I am teaching Humanities in Nicaragua to a group of marvelous students from SUNY Geneseo this month. Our students study great books, live in host families, and visit volcanos and historical sites. After 4th years of teaching this class, Nicaragua has become of place of good music, natural beauty, great conversation, and friends that I will know for the rest of my life. I am always excited to return with new students and new friends.
Back home in the US, my mornings begin with my alarm clock. I customize my individual wake-up call according to my needs. It usually rings an hour or two before anyone else in my house is up and around. Waking up is a personal thing, an individual act, undisturbed by others.
By contrast, Nicaraguan mornings are a communal, civic activity. We arrived in Managua and quickly headed off to Ometepe Island. After settling in to our hotel, Charco Verde, and a nice dinner, we all fell asleep in a place that, by most measures, defines a tropical paradise. We were awakened the next morning with the low-throated roar of howler monkeys in the trees around us. You always hear them before you see them. Once you see them, it is hard to imagine how such a basso profundo, virtuouso voice could emerge from a monkey about the size of a beagle. Behind the leading bass soloists was a supporting chorus of birds that added pitch, harmony, and rhythm to the rising sun. The symphony of sounds, like the sun itself, arrives en masse without any subtle, quiet introduction to prepare us for the noise and light of the rainforest. Here, so close the equator, the sun hits the earth a steep angle. It rises and sets with a single, confident, gesture that more closely resembles the flick of a switch than the slow, gentle, contemplative sunrise of more northern latitudes like New York. Light and sound announce the beginning and the end of the day with little time for preparation or transition.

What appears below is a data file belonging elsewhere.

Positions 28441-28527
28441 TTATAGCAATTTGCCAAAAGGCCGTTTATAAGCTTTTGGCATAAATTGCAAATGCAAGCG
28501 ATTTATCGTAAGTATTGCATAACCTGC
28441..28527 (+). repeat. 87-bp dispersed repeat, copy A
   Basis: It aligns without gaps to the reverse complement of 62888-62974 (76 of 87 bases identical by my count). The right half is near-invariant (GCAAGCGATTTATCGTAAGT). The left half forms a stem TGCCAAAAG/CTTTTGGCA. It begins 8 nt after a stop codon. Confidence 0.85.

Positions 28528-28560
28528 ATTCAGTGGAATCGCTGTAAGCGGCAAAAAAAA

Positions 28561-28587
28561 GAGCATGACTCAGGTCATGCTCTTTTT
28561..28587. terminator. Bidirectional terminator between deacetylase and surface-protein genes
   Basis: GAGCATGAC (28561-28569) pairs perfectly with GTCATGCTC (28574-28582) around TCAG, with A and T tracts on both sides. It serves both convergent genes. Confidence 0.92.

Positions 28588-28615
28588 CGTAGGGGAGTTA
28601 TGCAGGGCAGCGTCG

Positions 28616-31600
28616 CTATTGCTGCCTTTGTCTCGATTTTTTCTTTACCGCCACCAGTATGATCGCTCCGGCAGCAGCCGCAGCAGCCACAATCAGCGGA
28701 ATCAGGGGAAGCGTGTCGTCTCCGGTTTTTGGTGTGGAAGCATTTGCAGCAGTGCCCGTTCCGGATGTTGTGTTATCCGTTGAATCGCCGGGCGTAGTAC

After visiting some 5,000 year-old petroglyphs, a private museum of pre-columbian ceramics, and a natural swimming hole called “Ojo de Agua” (the Eye of Water), we returned back to Charco Verde for a nice dinner on the beach. One of the waiters at the restaurant warned us that we shouldn’t be surprised if we hear fireworks and a marching band early in the morning. The “serenata” is a wonderful, Nica way to celebrate important life events. This particular serenata honored the birthday of the owner of our hotel/restaurant.
The morning lived up the warning. Around 4:45AM the fireworks began. Immediately following was a band consisting of two trumpets, trombone, clarinet, bass drum, cymbals, and timbales. The band and fireworks played off and on until 9AM.
If we had been back in Geneseo, the combination of fireworks and a marching band at 4:45AM would have violated the local noise ordinance and resulted in angry neighbors and a visit by the village police. Not here. We all celebrated the owner’s birthday whether we wanted to or not. This was both a private and public celebration. I have brought groups to Charco Verde for 4 years and never met the owner. With all the hospitality he has shown us, waking early to music in his honor was the least I could do. Truth be told, not everyone was happy. The howler monkeys and the birds spent their morning elsewhere. They returned by midday.